The Importance of School Funding in the State Budget


When talking with constituents at their doors or at events in the community, one of the most frequent concerns I hear about is school funding.  Northern Virginia's public schools are among the best in the nation, and I know many here take pride in the scholarship, college preparation, athletic programs, and after-school activities our schools provide.

About 46% of all general-fund tax dollars goes to education.  It is by far our largest state expenditure, with other major outlays including health and human services (24%) and police and firefighters (11%).

While all state agencies faced cutbacks due to the economic downturn, I was proud to help save hundreds of millions of dollars in proposed cuts to schools.  The House of Delegates' plan to cut $700 million from schools was negotiated down to less than $200 million by the Senate.  I also stood up on the Senate floor in 2010 to demand the state give Northern Virginia's schools what was owed under the current funding formula.  Other members from our region joined me in beating back a proposal to adjust it unfavorably.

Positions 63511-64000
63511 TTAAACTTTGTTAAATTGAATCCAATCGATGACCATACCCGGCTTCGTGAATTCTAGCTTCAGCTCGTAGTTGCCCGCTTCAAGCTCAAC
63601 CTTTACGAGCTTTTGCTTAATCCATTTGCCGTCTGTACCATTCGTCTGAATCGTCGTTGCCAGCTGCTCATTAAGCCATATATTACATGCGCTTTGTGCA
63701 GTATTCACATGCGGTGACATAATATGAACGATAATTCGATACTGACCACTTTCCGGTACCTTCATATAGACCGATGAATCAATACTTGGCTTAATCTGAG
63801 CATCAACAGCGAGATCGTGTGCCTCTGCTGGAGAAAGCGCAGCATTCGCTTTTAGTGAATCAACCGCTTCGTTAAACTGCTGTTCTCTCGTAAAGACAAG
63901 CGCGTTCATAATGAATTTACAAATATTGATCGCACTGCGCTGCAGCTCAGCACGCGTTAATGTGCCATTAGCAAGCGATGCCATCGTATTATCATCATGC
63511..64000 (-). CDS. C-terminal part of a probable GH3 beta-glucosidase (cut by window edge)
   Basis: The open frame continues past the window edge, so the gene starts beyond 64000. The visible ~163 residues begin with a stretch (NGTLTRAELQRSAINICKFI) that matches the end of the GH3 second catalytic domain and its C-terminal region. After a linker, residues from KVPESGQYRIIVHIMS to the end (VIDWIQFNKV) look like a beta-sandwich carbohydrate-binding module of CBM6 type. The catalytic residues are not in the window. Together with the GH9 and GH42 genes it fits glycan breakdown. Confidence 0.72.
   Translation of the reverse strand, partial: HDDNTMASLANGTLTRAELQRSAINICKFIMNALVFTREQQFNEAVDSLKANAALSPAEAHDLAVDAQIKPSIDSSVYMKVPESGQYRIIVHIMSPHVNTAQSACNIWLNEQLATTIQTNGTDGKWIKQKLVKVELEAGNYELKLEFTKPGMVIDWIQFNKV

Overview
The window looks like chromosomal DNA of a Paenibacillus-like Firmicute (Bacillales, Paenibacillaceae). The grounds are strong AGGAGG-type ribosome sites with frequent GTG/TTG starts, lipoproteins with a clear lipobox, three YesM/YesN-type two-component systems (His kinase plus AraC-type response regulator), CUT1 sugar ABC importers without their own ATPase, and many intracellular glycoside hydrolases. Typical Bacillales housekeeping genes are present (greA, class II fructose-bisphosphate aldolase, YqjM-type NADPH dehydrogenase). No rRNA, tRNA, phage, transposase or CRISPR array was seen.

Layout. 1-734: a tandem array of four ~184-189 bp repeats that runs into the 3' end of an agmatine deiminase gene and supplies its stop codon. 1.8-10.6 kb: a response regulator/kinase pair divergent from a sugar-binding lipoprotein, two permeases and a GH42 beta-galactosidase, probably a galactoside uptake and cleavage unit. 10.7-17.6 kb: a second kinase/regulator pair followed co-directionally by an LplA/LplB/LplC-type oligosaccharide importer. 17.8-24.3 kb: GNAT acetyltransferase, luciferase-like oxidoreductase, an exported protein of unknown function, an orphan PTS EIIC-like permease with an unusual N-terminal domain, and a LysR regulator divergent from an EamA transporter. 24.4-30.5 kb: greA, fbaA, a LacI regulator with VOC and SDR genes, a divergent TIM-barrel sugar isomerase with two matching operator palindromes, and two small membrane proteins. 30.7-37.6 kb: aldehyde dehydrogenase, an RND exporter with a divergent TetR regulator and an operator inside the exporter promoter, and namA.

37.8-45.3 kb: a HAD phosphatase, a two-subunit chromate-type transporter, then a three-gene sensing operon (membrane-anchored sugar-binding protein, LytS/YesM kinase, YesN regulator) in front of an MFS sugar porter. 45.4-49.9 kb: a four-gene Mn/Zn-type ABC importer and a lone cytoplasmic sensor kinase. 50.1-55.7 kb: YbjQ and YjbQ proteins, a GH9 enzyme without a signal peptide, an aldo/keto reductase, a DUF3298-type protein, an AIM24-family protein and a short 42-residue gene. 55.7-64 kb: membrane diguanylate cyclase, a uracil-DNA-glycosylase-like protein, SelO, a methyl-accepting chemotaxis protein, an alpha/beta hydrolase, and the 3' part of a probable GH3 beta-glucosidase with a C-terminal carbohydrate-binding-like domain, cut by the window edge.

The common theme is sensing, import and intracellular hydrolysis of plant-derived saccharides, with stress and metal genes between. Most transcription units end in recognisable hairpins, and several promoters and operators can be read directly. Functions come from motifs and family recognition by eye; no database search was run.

So where does the money in our state's general fund come from?  66% of it, or roughly $20 billion, comes from the state income tax.  Another 20.5% comes from the sales tax, while corporate income taxes and other fees (like our ABC store profits) make up the remainder.  Money used for transportation projects comes nearly exclusively from dedicated, transportation-related sources and is stored separately in the state's transportation trust fund, not the general fund.

I believe the Senate has been a careful steward of the Commonwealth's money, and though the economy has not rebounded with the speed many of us had hoped, Virginia ended the most recent fiscal year
with $545 million dollars in surplus funds.